Methods of challenge

Following a SEND Tribunal decision either party can apply to the SEND Tribunal for the decision to be set aside, reviewed or appealed. The number of cases which are successfully set aside, reviewed or appealed are relatively low.

For any of the below methods, the application must be registered with the SEND Tribunal within 28 days of the issue of the decision. This means that all the necessary forms must be correctly completed within that time. Preparation work must begin well before the deadline.

Set aside

The SEND Tribunal are able to set aside and remake the decision if there has been a procedural error which has put one of the parties at a disadvantage.

For this to happen, it must be in the interests of justice for the decision to be set aside, and one or more of 4 conditions must be met:

  1. a document relating to the proceedings was not sent to, or was not received at an appropriate time by, a party or party’s representative;
  2. a document relating to the proceedings was not sent to the SEND Tribunal at an appropriate time;
  3. a party, or party’s representative, was not present at a hearing related to the proceedings, or
  4. there has been some other procedural irregularity in the proceedings.

Whether it is ‘in the interests of justice’ means the SEND Tribunal will consider whether the procedural irregularity resulted in a party being treated unfairly. For example, if a document was not sent to a parent, but it would not have made any difference to the decision if it had been, then that would be unlikely to result in the decision being set aside.

Review

If there has been a change of relevant circumstances since the case was heard, and you think that the decision should be looked at again because of that change, you can ask the tribunal to review its decision. This could be, for example, if there had been a sudden and significant change in the child or young person’s needs after the hearing.

Appeal

You can only appeal against a SEND Tribunal decision if you can demonstrate that the SEND Tribunal made (or may have made) an error of law. You cannot appeal simply because you disagree with the conclusion they have reached, or disagree with their interpretation of the facts.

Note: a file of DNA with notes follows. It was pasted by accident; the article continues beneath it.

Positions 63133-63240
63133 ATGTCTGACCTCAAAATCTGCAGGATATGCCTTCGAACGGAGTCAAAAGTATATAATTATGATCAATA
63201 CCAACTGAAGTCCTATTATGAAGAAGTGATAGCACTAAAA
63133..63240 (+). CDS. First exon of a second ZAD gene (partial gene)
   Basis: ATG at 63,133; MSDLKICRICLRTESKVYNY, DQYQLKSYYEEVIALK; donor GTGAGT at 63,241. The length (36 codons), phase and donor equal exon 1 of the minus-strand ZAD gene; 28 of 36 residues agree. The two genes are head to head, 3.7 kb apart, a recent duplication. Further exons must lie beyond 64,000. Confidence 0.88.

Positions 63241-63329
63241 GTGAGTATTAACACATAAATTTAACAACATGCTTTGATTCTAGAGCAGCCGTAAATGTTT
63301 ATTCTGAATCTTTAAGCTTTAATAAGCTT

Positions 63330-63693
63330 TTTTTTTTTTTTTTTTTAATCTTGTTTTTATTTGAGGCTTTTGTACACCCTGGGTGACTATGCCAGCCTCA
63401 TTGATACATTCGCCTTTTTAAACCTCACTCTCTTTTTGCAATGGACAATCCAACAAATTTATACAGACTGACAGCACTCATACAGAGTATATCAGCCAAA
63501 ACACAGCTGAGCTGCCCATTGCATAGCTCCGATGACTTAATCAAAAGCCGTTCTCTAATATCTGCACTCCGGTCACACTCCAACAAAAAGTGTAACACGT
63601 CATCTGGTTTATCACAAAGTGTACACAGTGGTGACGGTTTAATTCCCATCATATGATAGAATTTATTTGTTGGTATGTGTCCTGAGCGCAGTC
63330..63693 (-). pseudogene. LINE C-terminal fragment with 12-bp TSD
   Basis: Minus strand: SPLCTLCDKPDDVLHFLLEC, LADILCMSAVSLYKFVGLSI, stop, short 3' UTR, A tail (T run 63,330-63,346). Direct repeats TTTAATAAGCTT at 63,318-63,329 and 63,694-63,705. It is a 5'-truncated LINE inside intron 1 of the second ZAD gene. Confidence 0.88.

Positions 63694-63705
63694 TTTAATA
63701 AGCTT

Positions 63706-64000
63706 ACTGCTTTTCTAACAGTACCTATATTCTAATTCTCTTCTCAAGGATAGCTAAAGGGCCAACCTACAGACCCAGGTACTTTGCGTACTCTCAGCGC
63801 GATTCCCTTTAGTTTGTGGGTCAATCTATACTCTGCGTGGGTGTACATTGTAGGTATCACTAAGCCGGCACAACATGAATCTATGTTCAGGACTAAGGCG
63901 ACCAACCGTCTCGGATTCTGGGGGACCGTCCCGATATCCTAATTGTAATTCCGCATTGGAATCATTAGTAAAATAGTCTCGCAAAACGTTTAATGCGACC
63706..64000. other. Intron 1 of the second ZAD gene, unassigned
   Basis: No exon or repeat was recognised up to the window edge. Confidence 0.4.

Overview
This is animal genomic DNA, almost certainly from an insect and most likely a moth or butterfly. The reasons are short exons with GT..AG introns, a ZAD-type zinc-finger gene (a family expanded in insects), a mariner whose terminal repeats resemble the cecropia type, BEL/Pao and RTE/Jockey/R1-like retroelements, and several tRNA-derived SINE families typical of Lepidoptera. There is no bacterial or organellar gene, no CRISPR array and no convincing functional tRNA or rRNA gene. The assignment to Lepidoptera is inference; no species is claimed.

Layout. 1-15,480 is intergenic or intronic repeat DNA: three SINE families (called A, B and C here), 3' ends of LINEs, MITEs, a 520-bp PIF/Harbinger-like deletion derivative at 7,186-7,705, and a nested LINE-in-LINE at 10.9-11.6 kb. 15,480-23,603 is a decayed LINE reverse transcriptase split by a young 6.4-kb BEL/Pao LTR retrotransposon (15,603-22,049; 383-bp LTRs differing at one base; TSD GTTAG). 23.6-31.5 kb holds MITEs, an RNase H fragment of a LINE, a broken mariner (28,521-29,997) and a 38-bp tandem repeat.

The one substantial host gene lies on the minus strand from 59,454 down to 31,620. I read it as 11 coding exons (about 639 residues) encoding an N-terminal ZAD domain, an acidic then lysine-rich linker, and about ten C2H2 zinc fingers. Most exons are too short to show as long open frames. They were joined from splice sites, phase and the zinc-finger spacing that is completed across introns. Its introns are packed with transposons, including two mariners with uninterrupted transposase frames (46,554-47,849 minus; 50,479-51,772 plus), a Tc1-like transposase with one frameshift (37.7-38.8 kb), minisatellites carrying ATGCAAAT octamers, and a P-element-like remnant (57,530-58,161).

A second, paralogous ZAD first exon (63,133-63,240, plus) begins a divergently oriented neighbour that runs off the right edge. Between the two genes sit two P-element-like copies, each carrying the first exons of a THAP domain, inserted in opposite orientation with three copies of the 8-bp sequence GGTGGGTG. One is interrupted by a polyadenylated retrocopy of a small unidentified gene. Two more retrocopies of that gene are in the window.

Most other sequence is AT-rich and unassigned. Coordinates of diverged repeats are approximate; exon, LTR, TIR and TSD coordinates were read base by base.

An error of law might involve:

  • a failure to explain the reasons for reaching its decision;
  • taking into account the wrong factual matters;
  • failing to make a finding about a relevant factual matter; or
  • applying the wrong legal test when reaching its decision.

It can be a lengthy process.

An application must be made to the SEND Tribunal for permission to appeal. The SEND Tribunal will first consider whether to review the decision; it will review if it is satisfied that there has been an error of law or because of a change of circumstances. The LA will be given the opportunity to make representations.

If the SEND Tribunal decides not to review, or it does review and decides not to take any action, it must consider whether to grant permission to appeal – the test is whether there is an ‘arguable case’ that there was an error of law. It must send a written record of its decision to the parties as soon as practicable.

If the SEND Tribunal refuses permission to appeal, there is a right to apply for permission to appeal from the Upper Tribunal (Administrative Appeals Chamber) (“the Upper Tribunal”). If permission is granted, the Upper Tribunal may deal with the case on the papers or by way of an oral hearing.

The most likely eventuality if the party appealing wins is that the case will be remitted back for consideration at a fresh hearing in the First-tier Tribunal.

 

If a parent or young person believes they have grounds to appeal, or to ask that the decision is set aside or reviewed, they should seek legal advice. See the page on where to get help for more information.